Nurses Reject Good Sam Contract, Cite Patient Safety

Today, nurses voted to reject a contract offer from Good Samaritan Regional Health Center, Corvallis’ only hospital, and both sides have said they will continue to negotiate. The talks now include a federal mediator.

Hospital spokesman Jim Rollins said, “While we are disappointed in the results of the vote, we look forward to meeting again with the ONA Bargaining Team in mediation to reach an agreement that will benefit our staff and patients.”

Nurses Concerned About Patient Safety

A central concern of the nurses is over-scheduling. They maintain that excessive forced overtime for operating room teams and hospital impact patient safety.

This not the first time the nurses have pointed out that patient safety is demonstrably affected when nurses are over-scheduled. During contract negotiations in 2013, it was other departments in the hospital that were effected, and The Advocate reported extensively on research showing how patient safety is impacted by nursing staff schedules.


(CORVALLIS, Ore.) – More than 500 nurses at Good Samaritan Regional Medical Center resoundingly voted down a contract offer from Samaritan Health Services corporate executives, sending the two teams back into federal mediation.

The central contract issues include excessive forced overtime for operating room teams and hospital profiteering at the cost of employee health and patient safety. Corvallis nurses have been meeting Samaritan Health Services executives for months to reach a fair contract agreement which addresses the hospital’s chronic staffing and safety problems and improves patient care. The nurses are represented by the Oregon Nurses Association, Oregon’s largest nursing organization.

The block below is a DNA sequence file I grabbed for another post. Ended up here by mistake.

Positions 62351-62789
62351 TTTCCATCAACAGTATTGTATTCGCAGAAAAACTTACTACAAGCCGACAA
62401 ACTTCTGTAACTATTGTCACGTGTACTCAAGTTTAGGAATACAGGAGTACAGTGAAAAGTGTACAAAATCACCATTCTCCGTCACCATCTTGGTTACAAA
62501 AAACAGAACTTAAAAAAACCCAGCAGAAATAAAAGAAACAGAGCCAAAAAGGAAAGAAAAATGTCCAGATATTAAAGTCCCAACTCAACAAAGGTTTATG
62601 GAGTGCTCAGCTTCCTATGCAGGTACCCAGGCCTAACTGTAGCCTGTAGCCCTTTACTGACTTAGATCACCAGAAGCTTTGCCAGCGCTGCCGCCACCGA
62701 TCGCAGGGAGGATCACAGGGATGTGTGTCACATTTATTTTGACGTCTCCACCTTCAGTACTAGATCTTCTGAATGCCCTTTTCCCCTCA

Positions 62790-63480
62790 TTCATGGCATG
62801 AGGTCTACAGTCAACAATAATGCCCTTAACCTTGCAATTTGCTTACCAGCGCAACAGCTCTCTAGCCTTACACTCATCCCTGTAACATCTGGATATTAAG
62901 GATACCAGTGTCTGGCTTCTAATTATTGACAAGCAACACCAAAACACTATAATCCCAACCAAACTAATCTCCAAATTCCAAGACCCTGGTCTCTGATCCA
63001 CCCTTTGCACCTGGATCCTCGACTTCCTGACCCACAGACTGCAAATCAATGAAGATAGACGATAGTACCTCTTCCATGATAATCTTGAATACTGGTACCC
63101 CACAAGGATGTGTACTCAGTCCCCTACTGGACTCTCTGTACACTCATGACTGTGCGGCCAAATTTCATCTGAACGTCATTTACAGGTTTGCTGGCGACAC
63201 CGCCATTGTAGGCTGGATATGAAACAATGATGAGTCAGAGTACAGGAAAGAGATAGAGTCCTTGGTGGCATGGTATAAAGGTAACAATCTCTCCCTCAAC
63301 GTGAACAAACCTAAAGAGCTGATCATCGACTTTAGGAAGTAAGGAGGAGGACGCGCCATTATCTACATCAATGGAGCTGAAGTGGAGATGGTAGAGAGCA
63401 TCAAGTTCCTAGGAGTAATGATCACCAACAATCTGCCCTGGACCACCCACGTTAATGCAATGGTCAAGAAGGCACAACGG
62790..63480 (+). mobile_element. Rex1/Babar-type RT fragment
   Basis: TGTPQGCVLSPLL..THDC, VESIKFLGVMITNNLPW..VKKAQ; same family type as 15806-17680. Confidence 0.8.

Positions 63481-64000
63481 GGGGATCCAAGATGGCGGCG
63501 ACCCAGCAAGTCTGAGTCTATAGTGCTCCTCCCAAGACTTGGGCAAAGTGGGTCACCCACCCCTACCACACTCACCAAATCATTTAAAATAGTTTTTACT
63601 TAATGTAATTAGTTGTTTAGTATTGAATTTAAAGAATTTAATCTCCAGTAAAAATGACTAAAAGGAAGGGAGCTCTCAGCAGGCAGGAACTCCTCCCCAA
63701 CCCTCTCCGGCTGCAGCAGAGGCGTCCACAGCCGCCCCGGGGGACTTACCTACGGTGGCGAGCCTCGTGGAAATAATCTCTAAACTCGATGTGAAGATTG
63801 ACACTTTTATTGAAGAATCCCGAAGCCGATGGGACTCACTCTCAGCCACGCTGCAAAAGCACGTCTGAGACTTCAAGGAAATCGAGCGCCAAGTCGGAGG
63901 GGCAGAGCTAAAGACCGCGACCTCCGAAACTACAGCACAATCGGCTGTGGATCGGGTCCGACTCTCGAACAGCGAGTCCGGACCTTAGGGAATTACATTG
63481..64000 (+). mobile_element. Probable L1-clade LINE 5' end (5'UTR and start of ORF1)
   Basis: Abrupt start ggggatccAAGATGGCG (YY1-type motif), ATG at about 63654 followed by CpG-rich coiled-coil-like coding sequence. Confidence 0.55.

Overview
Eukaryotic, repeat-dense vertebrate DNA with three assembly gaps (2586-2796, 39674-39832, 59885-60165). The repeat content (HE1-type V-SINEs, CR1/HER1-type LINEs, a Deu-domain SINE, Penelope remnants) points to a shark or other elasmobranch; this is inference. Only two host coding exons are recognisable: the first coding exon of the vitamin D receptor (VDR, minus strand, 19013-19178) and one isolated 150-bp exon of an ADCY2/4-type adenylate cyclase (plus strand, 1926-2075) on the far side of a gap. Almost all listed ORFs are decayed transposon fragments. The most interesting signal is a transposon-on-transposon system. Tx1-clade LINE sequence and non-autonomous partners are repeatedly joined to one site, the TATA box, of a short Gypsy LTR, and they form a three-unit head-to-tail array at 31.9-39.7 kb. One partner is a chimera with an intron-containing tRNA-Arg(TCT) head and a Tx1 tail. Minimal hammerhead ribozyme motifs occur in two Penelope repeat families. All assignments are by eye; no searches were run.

“Samaritan’s contract offer fails our patients, our community and our health care providers,” said local nurse leader Christina Terkildsen. “Nurses have shared our safety concerns with Samaritan over and over again but their executives refuse to address the problem. We need a real contract to protect our patients’ safety and ensure safe staffing throughout the hospital.”

In spite of nurses’ calls to improve safety standards, Samaritan continues forcing operating room nurses at Good Samaritan Regional Medical Center to work extreme amounts of overtime shifts which threatens patient safety. Operating room nurses are forced to work 12 or more hours of overtime call shifts a week beyond their full-time schedules–leading to exhausted staff and causing many outstanding nurses to leave. This is one of many serious issues nurses have sounded the alarm over in order to protect patient safety and uphold Oregon’s Hospital Nurse Staffing Law.

“Despite nurses’ hard work and sacrifices, Samaritan refuses to address critical staffing and safety issues like excessive mandatory overtime. More needs to be done,” said local nurse leader Jesse Hazleton. “Patients need to feel confident that the nurses caring for them aren’t being pushed to the brink.”

Nurses at Good Samaritan Regional Medical Center have been working without a contract since June 30. Throughout negotiations, Samaritan Health Services has refused to respond to basic information requests from nurses, cancelled negotiation meetings with little notice, and failed to respond to nurses’ proposals to improve staffing and patient safety and keep health care affordable.

Nurses hope to return to mediation as soon as possible to reach a fair contract agreement which puts patients first, keeps health care affordable for employees and their families, and addresses long-term safety and staffing concerns.